Spirit From Stone–The Story of the Krishna-Balarama Deities of Vrndavana
About two A.M. I was awakened by a terrific uproar. All the peacocks in Vrndavana seemed to be trumpeting their piercing cries, producing waves of sound that swept across miles of holy land to the other side of town, echoing back and forth. I rose, dressed, and went outside to see what was going on. Lo and behold, the truck with Krishna and Balarama had pulled in!
I was in Mayapur, in what is now West Bengal, when I received a letter from His Holiness Gurudasa Swami asking me to go to Jaipur to see how the carving of the twelve Deities for the Krishna-Balarama Temple was coming along. When I arrived in Jaipur, the sculptor let me stay at his home along with the twenty-five members of his household–three generations–all of whom helped with the carving.
My first look at the Deities was inspiring. The two that were almost finished were good, and I suggested only a few small changes–a slight enlargement of the eyes and a change in the cheek structure. I was going by my personal experience. Indian sculptors have their own tradition, but much of it has been spoiled by years of catering to modern tastes. I was trying to stick to the old tradition, where the image is considered beautiful only when it reflects the meditative mood of the sculptor and evokes that same mood in the onlooker. There are also strict rules about proportion, but they are secondary. A small deviation in the rules can remain as long as the Deity has the proper mood.
After instructing the sculptor on the few changes I wanted made, I saw two rough chunks of marble–one white and the other black–that were to become the Deities of Balarama and Krishna. I was spellbound. The two brothers were being carved in Their characteristic shapes, and just for fun the sculptors had put Them together the way They would appear on the altar, with Balarama’s elbow raised up to lean on Krishna’s shoulder and Krishna’s arms positioned to hold His flute. Enchanted, I felt I could see right through the white and black marble to the finished Deities inside.
A few months later, after a short visit to our clay modeling workshop in Bengal, I returned to Jaipur. This time I watched the sculptors finish all the Deities except the one of Srila Prabhupada. The first attempt wasn’t turning out too well, so I asked them to start over again. Then I took a train up to Vrndavana to be there when Krishna, Balarama, and the other completed Deities arrived. They were being driven up on a Golden Jaipur Co. truck named “Krishna,” which I thought very auspicious.
About two A.M. on the night the Deities were scheduled to arrive, I was awakened by a terrific uproar. All the peacocks in Vrndavana seemed to be trumpeting their piercing cries, producing waves of sound that started far off and then swept across miles of holy land to the other side of town, echoing back and forth. I rose, dressed, and went outside to see what was going on. Lo and behold, the truck with Krishna and Balarama had pulled in!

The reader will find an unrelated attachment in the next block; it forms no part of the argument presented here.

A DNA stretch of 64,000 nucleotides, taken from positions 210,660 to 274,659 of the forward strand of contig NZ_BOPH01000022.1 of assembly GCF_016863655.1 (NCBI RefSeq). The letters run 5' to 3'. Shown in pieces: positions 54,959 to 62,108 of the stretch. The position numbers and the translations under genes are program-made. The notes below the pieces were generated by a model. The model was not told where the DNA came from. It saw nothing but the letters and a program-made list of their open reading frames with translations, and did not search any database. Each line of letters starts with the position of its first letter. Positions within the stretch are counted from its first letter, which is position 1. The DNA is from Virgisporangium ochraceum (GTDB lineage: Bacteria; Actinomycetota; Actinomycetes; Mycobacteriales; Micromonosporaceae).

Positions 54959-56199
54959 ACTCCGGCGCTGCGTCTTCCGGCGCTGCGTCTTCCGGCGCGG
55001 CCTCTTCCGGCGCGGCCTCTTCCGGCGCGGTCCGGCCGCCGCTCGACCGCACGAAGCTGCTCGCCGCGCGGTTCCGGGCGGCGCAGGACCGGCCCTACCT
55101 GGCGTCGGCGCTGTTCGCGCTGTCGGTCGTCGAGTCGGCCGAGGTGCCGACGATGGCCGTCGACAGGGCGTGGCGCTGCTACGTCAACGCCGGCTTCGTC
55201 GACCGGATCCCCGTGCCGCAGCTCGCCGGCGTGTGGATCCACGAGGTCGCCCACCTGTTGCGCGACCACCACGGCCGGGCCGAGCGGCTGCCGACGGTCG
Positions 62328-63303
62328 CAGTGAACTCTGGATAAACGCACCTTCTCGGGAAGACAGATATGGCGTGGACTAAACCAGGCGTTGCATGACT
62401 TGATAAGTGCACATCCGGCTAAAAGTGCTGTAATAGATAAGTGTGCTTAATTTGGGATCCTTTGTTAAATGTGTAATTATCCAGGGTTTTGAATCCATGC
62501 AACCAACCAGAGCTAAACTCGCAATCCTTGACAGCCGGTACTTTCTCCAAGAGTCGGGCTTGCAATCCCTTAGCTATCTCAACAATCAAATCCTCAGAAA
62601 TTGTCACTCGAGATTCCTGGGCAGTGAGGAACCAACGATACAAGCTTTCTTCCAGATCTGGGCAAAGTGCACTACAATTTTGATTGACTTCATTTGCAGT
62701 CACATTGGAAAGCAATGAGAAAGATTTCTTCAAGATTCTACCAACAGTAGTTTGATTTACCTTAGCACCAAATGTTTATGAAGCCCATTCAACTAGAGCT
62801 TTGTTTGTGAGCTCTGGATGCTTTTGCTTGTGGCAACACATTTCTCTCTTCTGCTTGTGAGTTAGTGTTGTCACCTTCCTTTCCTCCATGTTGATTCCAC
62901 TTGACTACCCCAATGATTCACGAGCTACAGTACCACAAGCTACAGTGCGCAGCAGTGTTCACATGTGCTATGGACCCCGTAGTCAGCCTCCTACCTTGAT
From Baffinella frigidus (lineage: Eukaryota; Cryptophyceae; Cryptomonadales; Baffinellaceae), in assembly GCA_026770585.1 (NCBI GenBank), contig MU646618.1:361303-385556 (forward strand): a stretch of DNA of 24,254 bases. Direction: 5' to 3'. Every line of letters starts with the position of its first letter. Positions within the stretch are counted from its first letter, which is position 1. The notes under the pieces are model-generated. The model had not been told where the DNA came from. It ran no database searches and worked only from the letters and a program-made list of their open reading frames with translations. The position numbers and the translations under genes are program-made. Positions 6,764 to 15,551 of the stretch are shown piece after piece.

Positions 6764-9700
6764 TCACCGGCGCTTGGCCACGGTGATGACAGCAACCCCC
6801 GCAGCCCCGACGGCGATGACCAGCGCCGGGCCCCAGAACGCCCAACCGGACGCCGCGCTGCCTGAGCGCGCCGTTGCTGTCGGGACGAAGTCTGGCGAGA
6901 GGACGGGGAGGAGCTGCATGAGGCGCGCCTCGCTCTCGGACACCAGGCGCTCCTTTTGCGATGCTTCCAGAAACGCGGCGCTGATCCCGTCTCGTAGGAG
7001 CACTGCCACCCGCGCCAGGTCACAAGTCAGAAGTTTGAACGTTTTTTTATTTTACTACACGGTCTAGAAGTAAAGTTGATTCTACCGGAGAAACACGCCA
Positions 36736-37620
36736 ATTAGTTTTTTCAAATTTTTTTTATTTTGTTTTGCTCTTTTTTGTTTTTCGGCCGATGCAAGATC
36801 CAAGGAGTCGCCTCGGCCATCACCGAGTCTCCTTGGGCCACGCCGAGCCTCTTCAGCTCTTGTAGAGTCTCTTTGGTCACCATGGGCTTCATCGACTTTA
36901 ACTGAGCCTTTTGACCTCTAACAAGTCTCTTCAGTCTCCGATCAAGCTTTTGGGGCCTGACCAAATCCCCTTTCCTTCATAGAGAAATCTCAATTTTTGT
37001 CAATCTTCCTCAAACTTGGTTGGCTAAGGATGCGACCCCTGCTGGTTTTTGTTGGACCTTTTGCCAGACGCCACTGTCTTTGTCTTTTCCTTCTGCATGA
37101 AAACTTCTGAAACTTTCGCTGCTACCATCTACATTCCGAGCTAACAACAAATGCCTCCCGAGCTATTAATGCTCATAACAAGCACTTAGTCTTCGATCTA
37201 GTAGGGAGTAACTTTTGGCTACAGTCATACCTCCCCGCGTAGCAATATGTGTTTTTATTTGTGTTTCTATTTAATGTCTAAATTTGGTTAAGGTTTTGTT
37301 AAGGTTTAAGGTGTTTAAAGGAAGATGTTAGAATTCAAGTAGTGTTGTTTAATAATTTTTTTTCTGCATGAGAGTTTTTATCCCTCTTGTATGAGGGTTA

The workmen who unloaded the truck the next morning were very nice. All day long, every day, they’d chant Hare Krishna as they worked, and when some extra service turned up, they’d do it for nothing. And although their supervisor was a Muslim, he was very concerned about the Deities. “Be careful, be careful! Don’t break Krishna!” he would shout, perspiring heavily. The crew of Muslims and Hindus labored side by side, loudly chanting as they carried Krishna, and whenever they put a box down, they would cry out in unison, “All glory to Krishna and Balarlima!”
Next I spent about a month painting the Deities. The residents of Vrndavana soon learned about the new Krishna and Balaramma, and they would come to the window of the room I was working in to catch a glimpse of Them. But the Deities were always turned away from the window when I was painting, so the eager Vrndavanites would bang on the window grating with their sticks, saying, “I want to see Krishna and Balarama!” But they had to wait.
When the painting was finished, I returned to Bengal for another short visit and then went back to Jaipur a third and final time to supervise the carving of the last Deity–Srila Prabhupada. The work should have taken four days, but it stretched out to a full month. Not only was the sculptor very temperamental, but on top of that he spoke only Hindi, which I can’t speak. Although communication was difficult, however, by Krishna’s mercy the work turned out nicely.
Later on, in VrndAvana, I was painting the final touches on the Deity of,Srila Prabhupada’s spiritual master, Srila Bhaktisiddhanta Sarasvati Thakura, when Srila Prabhupada walked into the room to inspect the work. “Thank you very much,” he said to me. “But one thing,” he added in his gentle yet uncompromising way, “the lips should be a little more pink.” I gladly changed the color. After so many months of giving orders to sculptors, it was refreshing to take orders from a pure devotee of the Lord.